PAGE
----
Intervention: Researchers will develop and validate the ARMM, a new measure of reading motivation for use with adolescents in grades 5–12. The Adaptive Reading Motivation Measures (ARMM) will use an online computer adaptive format to measure a variety of constructs related to adolescents' reading motivation. These constructs will include self-efficacy, interest, social motivation, and extrinsic and intrinsic motivation. Assessment score reports will be automatically generated for teachers to guide instruction. For this adaptive testing format, approximately 50 items will be developed to measure each of the reading motivation constructs to be targeted. Each student will receive only 4 to 6 items in order to identify their score for that construct. Teachers could use the ARMM in multiple ways, including assessing the overall motivation of their class to guide lesson plans or measuring individual levels of reading motivation to guide the types of books assigned.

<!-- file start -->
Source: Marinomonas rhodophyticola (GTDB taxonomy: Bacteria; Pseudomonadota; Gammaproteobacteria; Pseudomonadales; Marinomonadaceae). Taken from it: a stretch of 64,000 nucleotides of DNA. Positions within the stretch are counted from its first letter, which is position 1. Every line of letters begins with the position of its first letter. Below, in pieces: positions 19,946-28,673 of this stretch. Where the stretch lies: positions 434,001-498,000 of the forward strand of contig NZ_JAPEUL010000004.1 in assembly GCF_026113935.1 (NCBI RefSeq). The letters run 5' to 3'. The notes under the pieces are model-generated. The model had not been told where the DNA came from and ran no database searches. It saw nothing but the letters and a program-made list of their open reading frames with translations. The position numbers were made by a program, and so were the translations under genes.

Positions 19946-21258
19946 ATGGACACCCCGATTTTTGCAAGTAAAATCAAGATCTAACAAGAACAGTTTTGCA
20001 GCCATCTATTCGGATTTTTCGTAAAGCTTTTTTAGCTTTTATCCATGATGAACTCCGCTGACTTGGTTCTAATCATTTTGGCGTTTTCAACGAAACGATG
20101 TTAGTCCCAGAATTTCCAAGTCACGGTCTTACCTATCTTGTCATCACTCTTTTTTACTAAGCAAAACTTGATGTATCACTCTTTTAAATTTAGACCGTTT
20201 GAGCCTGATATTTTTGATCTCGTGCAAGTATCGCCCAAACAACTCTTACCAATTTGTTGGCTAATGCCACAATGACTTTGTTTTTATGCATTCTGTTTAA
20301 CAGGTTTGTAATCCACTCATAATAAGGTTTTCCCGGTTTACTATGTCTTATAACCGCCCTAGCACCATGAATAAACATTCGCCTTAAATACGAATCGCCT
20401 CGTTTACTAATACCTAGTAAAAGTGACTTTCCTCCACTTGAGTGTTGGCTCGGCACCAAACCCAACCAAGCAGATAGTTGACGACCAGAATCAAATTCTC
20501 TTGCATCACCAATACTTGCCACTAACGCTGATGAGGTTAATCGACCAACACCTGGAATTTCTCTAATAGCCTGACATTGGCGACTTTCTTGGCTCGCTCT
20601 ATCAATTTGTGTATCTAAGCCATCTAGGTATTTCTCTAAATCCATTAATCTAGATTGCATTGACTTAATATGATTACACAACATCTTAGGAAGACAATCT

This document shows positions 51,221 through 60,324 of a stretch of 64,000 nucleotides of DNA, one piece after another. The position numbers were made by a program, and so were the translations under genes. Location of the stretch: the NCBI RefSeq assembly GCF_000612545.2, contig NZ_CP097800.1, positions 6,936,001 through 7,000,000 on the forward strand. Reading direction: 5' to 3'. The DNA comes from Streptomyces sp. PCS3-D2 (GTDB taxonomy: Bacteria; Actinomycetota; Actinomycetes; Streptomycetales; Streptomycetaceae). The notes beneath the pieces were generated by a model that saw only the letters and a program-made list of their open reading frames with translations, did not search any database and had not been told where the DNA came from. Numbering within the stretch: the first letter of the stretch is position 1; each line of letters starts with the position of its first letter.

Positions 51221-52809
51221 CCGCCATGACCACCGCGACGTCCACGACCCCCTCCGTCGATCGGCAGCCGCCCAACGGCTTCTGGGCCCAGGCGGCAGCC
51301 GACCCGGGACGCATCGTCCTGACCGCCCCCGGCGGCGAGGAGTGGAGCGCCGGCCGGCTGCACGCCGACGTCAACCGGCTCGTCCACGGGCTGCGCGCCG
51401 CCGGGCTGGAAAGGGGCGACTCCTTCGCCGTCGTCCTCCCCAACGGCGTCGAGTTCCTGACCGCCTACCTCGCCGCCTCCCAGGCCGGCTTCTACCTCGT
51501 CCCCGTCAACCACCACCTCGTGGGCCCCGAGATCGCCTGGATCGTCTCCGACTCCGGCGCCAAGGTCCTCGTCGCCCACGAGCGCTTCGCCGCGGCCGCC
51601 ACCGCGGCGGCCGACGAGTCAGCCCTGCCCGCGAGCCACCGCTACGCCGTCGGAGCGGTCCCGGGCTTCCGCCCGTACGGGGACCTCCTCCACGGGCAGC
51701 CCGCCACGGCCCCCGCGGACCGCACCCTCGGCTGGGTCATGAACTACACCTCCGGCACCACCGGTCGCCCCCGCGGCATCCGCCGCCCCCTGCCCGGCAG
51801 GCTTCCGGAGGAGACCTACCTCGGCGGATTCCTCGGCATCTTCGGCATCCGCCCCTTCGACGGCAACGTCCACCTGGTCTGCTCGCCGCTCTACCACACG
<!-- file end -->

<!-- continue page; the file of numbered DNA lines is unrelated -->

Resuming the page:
Research Design and Methods: The ARMM will be developed using a seven-stage development framework. The seven stages are: (1) construct definition; (2) assessment specification; (3) item development; (4) small-scale pilot study and item selection; (5) large-scale field test and revisions; (6) validation and technical documentation; and (7) documentation and dissemination of the final measures. During these stages, researchers will assemble an expert panel to further define reading motivation constructs for adolescents and to write assessment specifications. The expert panel, along with reading educators, will write the items. Items will then be piloted and validated with students in grades 5–12 throughout Kansas and in Alameda, California. Researchers will develop the assessment based on motivation constructs and will complete a pilot study that represents an initial effort to collect representative responses from the items and to describe the item characteristics including item difficulties. Researchers will then conduct a large-scale field test and incorporate revisions based on the pilot study findings. Validity of the ARMM will be determined and in addition, a series of interviews with both teachers and students will be conducted in four participating schools. These interviews, along with other data and analysis, will provide evidence of the validity of the assessment. Reliability of the ARMM will also be assessed using various approaches.